Big Body Play
We have been struggling as a classroom with rough and tumble play: When is it appropriate vs. when is it not appropriate to participated in? With that in mind, a rough and tumble workshop was held for educators at our centre on February 20. One of the biggest takeaways for Simone was the study done by the Girls and Boys Club. It was found that activities where there is a winner was not that appealing to children, so they came up with alternatives. Simone also realized that big body play could be done in classrooms, which is not the same as rough and tumble play.
The next day we were inside due to weather. Simone discussed with Emily and Alanna if she could incorporate one of the games from the workshop that was called newspaper. It represented big body play and there were no winners or losers. Simone thought this would be a great activity due to the fact that some children in the program are competitive. The first thing we had to do was get newspapers and 2 teachers, one holding each side. Then, the children would run through it and try to break it. Aadhav was able to run and hit the newspaper in such a way that he was always able to rip the paper right down the middle. Hudson was determined to do it to his satisfaction. We had to work on taking turns and after a little help the children were able to guide themselves. This game lasted for 30 to 45 minutes in our room, with our friends who enjoy rough and tumble play really enjoying this game. After that, we took a break and the children went to other activities where they were able to play and enjoy themselves. We noticed that there was a shift in activities and it was almost time for lunch. We had the children tidy up and then we used the newspapers that we had, scrunched them up into balls and had a great dodgeball/newspaper fight. This is the activity George, Ivaan, Fynn, Katie and Dominic chose to participate, whereas the first activity they were more interested in playing in other areas of the room. There was great hand-eye coordination to throw the newspaper balls. Daksh was picking friends to throw at; there was a lot of laughter. After about 15 minutes the game was over, and then it naturally moved to taking the scrunched newspaper and the children tried to throw them in the bucket that Emily was holding like a basketball. When the bucket was filled, she would dump it all over the children. They threw up their hands and spin under the paper, laughing as this happened. They repeated this game for about 10 minutes.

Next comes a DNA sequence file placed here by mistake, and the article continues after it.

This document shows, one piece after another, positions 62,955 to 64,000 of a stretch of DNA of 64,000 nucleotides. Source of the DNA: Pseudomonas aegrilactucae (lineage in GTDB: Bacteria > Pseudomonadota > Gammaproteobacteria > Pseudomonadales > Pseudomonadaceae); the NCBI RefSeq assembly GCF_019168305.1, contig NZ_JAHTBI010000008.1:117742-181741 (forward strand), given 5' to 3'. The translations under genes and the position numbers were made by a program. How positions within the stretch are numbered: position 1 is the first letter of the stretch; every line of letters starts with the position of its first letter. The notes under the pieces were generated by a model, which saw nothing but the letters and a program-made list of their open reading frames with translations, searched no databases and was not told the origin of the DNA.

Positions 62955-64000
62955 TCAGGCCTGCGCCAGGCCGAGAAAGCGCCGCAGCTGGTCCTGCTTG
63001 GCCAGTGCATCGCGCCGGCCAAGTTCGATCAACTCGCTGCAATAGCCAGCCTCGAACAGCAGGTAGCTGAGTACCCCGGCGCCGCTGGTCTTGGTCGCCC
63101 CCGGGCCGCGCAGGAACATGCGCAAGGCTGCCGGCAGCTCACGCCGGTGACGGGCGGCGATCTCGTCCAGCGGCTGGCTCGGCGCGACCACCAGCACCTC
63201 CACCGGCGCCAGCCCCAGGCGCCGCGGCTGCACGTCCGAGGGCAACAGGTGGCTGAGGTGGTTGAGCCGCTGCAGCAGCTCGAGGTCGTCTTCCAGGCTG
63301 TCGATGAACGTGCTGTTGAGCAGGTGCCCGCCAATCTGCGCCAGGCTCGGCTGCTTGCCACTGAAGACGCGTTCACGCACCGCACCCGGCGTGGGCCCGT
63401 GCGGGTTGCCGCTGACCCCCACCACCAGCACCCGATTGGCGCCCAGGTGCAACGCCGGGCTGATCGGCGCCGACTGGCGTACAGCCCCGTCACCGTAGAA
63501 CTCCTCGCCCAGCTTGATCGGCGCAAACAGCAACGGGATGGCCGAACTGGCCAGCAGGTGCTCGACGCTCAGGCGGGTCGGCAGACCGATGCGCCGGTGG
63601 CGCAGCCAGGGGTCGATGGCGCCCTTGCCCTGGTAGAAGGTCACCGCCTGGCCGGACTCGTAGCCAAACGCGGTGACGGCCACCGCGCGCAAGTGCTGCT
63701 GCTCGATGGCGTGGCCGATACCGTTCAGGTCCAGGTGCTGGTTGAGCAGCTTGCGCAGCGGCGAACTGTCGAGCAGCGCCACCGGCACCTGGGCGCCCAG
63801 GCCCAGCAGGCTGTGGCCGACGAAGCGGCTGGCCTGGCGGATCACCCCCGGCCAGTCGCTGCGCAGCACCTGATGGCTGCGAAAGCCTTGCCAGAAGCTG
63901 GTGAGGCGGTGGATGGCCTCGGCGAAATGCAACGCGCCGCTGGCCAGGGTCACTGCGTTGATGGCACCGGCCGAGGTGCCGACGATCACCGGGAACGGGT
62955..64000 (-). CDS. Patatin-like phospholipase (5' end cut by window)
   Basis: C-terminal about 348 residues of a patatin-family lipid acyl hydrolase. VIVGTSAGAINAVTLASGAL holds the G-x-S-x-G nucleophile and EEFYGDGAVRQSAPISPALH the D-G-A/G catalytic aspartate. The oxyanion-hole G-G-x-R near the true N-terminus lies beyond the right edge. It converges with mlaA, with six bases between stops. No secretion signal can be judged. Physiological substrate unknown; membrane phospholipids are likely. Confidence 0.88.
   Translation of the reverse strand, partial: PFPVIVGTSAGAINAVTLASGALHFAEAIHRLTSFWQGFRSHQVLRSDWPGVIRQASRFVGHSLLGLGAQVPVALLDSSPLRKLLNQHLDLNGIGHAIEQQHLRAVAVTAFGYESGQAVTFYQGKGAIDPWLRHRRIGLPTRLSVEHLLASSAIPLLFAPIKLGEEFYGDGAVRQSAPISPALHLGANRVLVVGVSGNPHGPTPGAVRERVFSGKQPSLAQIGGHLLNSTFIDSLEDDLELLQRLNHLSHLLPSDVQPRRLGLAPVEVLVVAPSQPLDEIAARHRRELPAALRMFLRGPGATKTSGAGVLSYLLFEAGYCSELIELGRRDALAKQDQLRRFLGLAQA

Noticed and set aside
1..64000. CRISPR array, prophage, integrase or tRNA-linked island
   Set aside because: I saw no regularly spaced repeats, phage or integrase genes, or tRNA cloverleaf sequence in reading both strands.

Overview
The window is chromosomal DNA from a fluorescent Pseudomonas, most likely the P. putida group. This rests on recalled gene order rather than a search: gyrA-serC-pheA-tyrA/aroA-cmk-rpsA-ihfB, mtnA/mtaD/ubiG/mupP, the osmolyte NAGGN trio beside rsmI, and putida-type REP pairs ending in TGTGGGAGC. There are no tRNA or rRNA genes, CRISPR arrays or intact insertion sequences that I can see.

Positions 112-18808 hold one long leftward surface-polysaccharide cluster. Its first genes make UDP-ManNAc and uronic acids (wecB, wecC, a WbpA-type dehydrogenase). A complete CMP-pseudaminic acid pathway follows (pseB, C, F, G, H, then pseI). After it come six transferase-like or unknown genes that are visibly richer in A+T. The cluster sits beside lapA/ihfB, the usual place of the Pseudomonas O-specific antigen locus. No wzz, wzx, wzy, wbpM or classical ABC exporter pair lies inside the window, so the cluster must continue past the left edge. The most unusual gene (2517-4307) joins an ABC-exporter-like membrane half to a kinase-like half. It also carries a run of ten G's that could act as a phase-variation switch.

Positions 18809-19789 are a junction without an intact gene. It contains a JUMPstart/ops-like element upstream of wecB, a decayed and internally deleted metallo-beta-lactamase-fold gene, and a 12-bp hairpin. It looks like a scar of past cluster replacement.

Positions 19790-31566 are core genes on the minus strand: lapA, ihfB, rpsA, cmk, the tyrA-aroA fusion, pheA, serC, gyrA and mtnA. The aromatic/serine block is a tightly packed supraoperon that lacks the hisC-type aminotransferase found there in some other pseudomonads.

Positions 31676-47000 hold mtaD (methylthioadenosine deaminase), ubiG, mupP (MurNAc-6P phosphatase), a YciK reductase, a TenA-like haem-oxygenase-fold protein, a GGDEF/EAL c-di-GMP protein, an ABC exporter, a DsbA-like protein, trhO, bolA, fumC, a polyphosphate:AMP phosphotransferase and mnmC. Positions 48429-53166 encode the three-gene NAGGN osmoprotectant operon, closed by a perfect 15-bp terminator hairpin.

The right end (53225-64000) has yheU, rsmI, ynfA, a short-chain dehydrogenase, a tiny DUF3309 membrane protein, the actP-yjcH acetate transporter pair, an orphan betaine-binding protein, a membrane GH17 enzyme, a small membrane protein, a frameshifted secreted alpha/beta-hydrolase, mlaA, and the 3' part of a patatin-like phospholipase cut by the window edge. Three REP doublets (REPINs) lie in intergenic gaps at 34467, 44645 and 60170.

Overall, this whole experience was so great for the children to learn turn taking, their own strength, cause-and-effect, hand-eye coordination and teamwork. While writing this, Simone was looking at the pictures and Ryker said, “Newspaper fight, that was so fun.” As an educator, this activity allowed Simone to look at a different way to get the children’s energy out. It also allowed for big muscle play, but not in a contact way. We learned that even though rough and tumble play is a very important thing for a child’s development, it is better done outdoors; whereas large body play is a great alternative for an indoor environment, especially when the weather doesn’t allow us to be outside. This activity allowed for a calming, fun experience that allowed the children to just enjoy themselves where there was no negative interaction.